Credit cards, one of several payment alternatives available to you, are a vital financial instrument that, when used carefully, can help you develop or improve your credit over time.
If you are among the millions of Americans, who will be using their credit card to buy this Christmas season, spend a few minutes reviewing some of the best credit card practices.
1. Charge just what you know you can comfortably afford to pay back with your credit card.
A credit card is an easy way to pay for daily spending. It can also be used to finance a purchase you can pay off over time. You mustn’t overspend or make unnecessary purchases with yours.
You will be charged interest on those purchases if you overspend and cannot pay off your amount. Credit card expenses are primarily the result of carrying huge balances. A decent rule of thumb is only to buy what you can afford in cash.
In some situations, transferring a higher-rate balance to an Arbor Financial credit card and seeing if you qualify for a lower, competitive rate* can help you pay off debt faster. You could pay off your balance more quickly and with less interest.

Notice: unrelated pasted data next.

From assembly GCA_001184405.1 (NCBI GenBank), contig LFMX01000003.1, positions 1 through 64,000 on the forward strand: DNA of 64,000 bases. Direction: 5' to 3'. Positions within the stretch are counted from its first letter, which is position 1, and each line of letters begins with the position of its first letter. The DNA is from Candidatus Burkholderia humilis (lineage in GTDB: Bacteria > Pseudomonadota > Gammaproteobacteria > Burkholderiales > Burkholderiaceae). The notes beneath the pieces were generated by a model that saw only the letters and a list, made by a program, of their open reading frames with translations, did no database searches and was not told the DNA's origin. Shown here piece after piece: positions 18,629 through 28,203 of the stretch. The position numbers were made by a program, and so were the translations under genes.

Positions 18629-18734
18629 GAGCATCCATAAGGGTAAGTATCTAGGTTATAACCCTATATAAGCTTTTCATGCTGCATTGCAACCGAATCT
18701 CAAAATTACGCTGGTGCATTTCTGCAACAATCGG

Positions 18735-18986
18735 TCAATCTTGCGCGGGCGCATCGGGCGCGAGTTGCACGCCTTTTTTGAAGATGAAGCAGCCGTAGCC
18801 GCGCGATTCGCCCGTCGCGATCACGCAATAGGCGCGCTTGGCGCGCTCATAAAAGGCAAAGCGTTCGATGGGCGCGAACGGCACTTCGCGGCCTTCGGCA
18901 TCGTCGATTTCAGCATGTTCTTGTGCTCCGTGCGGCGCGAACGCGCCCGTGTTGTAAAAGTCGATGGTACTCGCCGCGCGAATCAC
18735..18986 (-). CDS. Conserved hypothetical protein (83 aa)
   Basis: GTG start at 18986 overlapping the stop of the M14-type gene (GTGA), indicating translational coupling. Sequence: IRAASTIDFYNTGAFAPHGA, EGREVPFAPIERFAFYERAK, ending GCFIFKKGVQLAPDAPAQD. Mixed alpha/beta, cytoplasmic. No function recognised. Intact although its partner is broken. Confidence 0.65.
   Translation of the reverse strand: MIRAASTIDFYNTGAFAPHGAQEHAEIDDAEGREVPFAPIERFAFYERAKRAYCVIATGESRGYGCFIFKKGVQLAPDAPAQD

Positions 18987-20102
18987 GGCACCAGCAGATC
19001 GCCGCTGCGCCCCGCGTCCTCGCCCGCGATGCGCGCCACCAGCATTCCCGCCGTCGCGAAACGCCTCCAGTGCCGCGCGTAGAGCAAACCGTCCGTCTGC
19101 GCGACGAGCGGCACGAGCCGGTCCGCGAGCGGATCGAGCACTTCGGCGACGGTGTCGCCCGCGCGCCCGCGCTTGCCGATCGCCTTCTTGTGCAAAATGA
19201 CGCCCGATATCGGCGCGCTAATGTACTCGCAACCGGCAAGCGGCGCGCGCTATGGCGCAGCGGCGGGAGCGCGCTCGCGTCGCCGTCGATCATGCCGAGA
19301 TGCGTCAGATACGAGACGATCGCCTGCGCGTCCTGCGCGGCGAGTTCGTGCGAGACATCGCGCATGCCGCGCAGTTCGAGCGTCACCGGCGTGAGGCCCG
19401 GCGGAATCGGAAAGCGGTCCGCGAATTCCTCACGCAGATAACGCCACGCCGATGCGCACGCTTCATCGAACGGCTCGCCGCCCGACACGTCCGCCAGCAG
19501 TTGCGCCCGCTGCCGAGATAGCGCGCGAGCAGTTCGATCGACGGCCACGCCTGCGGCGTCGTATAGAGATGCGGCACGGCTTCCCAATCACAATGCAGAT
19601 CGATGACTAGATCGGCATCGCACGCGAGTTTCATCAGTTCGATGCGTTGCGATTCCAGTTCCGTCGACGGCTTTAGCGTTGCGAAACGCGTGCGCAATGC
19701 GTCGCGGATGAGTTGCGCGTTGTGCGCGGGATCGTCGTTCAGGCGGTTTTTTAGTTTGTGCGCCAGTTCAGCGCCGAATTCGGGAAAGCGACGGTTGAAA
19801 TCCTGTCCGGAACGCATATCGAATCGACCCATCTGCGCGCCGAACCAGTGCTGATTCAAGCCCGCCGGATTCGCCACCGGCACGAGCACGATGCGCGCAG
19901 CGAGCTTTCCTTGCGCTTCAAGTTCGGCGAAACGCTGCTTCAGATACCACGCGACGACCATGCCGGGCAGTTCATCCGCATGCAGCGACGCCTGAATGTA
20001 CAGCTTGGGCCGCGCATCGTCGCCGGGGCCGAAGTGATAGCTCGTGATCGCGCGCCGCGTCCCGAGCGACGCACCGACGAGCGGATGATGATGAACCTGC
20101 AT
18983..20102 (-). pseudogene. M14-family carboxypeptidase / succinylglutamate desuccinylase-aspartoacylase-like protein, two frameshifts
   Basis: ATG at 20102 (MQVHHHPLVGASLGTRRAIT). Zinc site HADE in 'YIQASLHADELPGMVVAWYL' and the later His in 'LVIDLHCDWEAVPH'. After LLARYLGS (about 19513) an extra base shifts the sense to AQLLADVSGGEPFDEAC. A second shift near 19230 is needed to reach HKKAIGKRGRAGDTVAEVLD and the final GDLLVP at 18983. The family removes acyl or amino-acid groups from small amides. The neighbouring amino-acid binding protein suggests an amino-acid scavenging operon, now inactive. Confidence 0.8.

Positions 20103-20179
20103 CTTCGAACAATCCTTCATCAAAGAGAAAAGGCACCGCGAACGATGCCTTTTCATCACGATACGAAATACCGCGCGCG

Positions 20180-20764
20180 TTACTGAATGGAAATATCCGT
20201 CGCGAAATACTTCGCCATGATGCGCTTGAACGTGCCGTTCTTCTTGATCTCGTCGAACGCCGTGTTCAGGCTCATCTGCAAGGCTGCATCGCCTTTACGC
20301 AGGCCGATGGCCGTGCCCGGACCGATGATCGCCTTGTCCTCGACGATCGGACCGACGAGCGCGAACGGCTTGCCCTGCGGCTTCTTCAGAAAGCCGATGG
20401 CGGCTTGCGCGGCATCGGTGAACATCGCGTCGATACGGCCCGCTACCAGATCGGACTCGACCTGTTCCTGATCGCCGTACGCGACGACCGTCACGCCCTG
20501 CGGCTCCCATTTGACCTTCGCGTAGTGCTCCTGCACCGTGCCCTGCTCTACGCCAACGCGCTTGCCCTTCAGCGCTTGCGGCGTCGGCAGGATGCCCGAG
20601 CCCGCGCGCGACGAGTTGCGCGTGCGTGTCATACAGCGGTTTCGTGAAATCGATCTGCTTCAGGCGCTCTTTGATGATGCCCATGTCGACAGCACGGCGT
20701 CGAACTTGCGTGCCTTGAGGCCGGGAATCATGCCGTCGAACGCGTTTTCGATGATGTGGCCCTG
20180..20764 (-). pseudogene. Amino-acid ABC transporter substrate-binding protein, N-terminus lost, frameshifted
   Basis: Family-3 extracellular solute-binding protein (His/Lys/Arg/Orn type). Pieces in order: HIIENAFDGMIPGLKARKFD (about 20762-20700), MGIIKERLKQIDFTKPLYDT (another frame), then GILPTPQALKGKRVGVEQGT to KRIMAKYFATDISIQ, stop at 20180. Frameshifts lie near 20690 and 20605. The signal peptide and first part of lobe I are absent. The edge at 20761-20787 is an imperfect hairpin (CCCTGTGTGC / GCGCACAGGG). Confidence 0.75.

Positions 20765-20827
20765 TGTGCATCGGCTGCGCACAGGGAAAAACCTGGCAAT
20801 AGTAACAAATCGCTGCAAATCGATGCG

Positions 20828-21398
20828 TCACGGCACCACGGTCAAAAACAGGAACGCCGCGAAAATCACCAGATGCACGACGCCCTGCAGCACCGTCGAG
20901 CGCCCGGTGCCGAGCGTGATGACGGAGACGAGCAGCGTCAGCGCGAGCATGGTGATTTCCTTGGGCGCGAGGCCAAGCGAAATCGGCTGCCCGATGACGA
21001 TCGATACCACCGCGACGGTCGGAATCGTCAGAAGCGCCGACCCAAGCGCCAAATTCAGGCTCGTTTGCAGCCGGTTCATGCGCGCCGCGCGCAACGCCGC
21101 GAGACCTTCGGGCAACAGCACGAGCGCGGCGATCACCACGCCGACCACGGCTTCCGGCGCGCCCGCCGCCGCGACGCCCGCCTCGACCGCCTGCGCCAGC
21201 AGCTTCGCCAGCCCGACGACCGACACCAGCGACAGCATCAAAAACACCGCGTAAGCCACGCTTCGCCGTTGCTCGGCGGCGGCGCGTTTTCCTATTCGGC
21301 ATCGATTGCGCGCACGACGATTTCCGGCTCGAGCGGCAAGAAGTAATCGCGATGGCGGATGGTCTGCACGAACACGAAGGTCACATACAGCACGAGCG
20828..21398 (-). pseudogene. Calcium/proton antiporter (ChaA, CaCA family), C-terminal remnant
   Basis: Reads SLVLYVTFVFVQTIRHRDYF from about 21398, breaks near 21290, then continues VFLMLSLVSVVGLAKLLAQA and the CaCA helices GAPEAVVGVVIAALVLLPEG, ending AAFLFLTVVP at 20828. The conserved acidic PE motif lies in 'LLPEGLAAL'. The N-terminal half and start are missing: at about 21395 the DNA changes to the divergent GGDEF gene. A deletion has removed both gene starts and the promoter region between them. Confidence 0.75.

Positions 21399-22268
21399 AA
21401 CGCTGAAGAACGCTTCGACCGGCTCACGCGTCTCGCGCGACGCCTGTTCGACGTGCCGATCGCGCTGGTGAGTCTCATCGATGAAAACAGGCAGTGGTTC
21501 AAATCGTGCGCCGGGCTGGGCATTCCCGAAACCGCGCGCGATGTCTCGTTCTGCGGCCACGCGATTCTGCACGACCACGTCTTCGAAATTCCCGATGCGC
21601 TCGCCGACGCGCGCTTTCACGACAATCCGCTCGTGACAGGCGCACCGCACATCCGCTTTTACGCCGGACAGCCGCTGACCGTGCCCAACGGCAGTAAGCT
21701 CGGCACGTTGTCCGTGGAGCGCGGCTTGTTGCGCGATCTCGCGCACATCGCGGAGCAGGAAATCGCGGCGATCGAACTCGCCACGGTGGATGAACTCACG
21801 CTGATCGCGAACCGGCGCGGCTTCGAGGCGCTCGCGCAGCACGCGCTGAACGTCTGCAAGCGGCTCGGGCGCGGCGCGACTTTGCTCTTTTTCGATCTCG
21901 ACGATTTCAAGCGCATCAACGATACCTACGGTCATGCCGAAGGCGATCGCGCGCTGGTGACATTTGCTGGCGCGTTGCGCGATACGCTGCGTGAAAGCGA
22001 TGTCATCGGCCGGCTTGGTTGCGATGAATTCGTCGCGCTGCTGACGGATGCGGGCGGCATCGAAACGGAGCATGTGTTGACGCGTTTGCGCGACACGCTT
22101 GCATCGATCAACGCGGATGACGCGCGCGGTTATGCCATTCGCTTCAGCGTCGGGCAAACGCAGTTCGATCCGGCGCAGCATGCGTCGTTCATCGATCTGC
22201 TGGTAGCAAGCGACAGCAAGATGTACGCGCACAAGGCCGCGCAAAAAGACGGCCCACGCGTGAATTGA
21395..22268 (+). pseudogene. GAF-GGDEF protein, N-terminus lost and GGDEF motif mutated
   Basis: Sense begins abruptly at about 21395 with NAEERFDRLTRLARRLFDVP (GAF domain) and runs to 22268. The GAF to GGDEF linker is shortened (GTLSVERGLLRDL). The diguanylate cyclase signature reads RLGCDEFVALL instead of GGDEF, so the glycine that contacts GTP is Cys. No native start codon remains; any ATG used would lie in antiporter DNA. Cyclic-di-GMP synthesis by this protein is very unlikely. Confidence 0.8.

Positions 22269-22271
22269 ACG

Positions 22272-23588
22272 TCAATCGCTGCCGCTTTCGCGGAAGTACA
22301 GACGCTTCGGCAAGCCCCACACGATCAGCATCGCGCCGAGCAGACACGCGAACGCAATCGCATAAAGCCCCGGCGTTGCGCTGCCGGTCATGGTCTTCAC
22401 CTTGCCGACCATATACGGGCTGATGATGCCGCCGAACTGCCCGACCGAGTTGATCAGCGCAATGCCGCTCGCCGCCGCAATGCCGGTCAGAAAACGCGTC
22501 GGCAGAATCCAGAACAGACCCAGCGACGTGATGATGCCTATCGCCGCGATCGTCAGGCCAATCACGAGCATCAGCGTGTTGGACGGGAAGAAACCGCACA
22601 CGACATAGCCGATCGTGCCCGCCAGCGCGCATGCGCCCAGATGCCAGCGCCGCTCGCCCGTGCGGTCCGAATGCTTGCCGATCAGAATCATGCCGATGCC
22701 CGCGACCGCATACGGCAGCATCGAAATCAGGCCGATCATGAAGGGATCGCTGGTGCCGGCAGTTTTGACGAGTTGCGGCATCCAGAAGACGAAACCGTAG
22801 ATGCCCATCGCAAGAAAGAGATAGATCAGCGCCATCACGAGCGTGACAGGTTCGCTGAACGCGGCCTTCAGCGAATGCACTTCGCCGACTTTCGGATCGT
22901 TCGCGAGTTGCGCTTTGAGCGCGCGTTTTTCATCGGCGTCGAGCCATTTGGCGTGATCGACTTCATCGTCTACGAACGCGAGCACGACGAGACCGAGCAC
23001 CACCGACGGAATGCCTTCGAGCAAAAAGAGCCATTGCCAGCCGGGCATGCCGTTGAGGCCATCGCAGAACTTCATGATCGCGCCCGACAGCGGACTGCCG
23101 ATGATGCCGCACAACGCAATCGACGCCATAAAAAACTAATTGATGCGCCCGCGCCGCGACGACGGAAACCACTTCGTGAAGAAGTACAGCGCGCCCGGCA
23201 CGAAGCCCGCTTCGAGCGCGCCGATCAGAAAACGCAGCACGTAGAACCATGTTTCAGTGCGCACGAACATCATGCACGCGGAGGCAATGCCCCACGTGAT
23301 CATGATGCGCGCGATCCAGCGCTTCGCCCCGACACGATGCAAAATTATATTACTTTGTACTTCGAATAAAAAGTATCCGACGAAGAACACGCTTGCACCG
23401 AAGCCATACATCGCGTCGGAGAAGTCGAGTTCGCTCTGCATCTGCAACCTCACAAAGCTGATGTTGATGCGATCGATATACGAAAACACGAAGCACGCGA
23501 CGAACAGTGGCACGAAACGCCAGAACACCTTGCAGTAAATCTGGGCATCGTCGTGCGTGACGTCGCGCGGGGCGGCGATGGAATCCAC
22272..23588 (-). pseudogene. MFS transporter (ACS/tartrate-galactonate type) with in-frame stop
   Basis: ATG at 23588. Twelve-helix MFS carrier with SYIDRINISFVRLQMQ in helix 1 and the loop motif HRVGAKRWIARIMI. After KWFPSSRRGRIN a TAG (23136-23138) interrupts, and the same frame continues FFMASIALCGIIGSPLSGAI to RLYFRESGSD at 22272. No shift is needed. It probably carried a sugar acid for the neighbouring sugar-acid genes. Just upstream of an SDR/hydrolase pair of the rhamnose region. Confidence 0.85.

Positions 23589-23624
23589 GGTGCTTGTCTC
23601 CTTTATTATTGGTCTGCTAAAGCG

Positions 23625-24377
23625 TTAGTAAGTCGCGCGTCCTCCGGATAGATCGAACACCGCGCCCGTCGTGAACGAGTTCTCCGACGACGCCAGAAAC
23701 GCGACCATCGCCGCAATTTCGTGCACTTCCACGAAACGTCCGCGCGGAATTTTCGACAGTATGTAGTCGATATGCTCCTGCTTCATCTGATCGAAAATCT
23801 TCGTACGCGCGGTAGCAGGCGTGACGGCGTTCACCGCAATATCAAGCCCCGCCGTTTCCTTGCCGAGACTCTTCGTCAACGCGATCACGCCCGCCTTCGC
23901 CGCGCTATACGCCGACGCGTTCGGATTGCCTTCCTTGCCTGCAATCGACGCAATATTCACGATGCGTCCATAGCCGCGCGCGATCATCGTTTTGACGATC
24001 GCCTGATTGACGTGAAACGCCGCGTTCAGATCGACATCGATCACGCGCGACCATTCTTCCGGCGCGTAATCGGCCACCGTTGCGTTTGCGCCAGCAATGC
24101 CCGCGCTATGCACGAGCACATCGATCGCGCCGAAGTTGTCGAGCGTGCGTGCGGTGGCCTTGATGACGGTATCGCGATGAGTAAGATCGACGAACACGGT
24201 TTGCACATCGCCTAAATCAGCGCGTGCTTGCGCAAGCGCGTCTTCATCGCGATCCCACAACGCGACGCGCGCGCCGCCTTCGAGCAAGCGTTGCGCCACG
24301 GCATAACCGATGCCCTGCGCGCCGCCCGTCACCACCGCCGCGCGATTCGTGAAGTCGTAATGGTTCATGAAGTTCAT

2. To prevent interest charges, pay off the balance in full each month.
Your credit card payment history is reported to the three major consumer credit bureaus.
Credit card payment history accounts for around 35% of your credit score. Therefore it is critical to make timely and complete payments. Make at least the minimum payment on time if you cannot pay in full. This can help you build a practice of intelligent borrowing and save you money on interest rates.
When done regularly, this can assist improve your credit score. Learn why you should always pay more than the minimum balance on your credit card.
3. Never, ever pay a bill late.
Because your payment history is one of the most powerful aspects of a credit report, you must pay your bills on time. Ongoing, timely payments help to keep your interest rate low and boost your overall credit health. When your bill arrives, you can pay the minimum, the entire amount, or an amount in between. However, as previously said, paying off your balance in full will assist you in avoiding incurring interest charges.